FIA issue clarification over ‘worked on’ regulation during pit stop penalties

Michelle Foster
Fernando Alonso pits, rear jackman. Saudi Arabia March 2023

Aston Martin driver Fernando Alonso pits, rear jackman. Saudi Arabia March 2023

The FIA have issued a sporting directive to clarify the ‘worked on’ regulation for pit stop penalties, making it clear than touching the car “by hand, tools or equipment” will be “considered to constitute work”.

There was drama late in the Saudi Arabian Grand Prix when Mercedes told George Russell on the final lap that Fernando Alonso, running roughly five seconds ahead of him on the track, could have a penalty.

That came to pass, the Aston Martin driver penalised for the team working on his car when he came in to serve a penalty for being out of position in the grid box.

Pulling into the pits, his rear jackman slid the jack underneath the car and then the team paused for the five seconds before changing his tyres and sending him back out.

Alonso was hit with a 10-second penalty, elevating Russell to third place, but Aston Martin appealed the ruling and argued the wording was ambiguous.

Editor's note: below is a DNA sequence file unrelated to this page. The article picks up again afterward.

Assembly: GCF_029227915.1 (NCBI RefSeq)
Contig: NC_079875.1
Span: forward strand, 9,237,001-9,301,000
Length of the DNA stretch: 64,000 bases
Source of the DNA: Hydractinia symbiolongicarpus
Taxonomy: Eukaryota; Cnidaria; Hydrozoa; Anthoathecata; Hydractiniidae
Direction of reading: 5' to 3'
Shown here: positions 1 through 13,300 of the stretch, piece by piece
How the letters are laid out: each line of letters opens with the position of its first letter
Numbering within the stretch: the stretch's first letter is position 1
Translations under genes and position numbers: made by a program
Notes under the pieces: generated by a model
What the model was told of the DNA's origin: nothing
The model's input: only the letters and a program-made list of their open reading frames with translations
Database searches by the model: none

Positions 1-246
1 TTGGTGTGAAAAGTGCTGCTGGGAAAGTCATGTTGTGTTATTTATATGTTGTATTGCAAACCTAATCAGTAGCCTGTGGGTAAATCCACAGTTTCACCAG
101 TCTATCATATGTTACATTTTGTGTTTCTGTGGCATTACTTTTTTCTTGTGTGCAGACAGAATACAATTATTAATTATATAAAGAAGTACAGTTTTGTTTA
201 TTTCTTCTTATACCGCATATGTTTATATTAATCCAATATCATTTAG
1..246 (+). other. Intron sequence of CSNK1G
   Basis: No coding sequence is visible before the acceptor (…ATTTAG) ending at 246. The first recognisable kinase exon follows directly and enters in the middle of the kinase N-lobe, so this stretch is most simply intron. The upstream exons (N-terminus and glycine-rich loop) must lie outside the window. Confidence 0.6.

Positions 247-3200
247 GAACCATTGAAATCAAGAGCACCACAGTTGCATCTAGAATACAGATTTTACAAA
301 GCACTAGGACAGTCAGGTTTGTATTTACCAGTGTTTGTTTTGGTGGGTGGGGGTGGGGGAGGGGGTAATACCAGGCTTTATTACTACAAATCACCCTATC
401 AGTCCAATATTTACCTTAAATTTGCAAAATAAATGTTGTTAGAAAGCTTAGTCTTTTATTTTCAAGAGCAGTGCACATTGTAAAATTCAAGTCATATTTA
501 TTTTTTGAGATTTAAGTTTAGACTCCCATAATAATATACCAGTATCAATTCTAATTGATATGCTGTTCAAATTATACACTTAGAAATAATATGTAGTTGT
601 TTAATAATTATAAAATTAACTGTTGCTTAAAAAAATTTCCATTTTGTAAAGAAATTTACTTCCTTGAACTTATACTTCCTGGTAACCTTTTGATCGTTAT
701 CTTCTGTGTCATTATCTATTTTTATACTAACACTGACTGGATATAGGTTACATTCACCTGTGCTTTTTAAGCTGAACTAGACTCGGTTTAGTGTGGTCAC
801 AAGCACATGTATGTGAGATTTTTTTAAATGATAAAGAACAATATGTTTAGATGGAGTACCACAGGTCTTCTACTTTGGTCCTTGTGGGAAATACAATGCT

The regulations states: “Whilst a car is stationary in the pit lane as a result of incurring a penalty… it may not be worked on until the car has been stationary for the duration of the penalty.”

The Silverstone team argued as to what constitutes working on a car given that while it was touched, nothing was done to it. The penalty was overturned, Alonso reinstated into third place with the FIA promising a review of the regulation. recommends

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That has now taken place, the FIA billing it has ‘a thorough analysis’ that has led to the ‘issuance of a Sporting Directive to clarify the definition of what constitutes “working on the car” (Article 54.4.c of the F1 Sporting Regulations) and how the regulation will therefore be applied by the FIA at subsequent Competitions.’

That was sent out to the teams by FIA single-seater sporting director Steve Nielsen on Friday morning in Melbourne, the teams told they may not touch the car in any way during a penalty period.

The directive noted: “For clarity and until further notice, in this context the physical touching of the car or driver by hand, tools or equipment (including the front and rear jacks) during any such penalty will all be considered to constitute work.

“The use of cooling fans during a penalty is permitted providing any such fan does not physically touch the car.

“As is already common practice, multiple penalties incurred under Articles 54.3a and 54.3b prior to a car’s pit stop can be served in series at a single pit stop. For example, a 5sec + 10sec penalty can be served as a single 15sec penalty and so on.”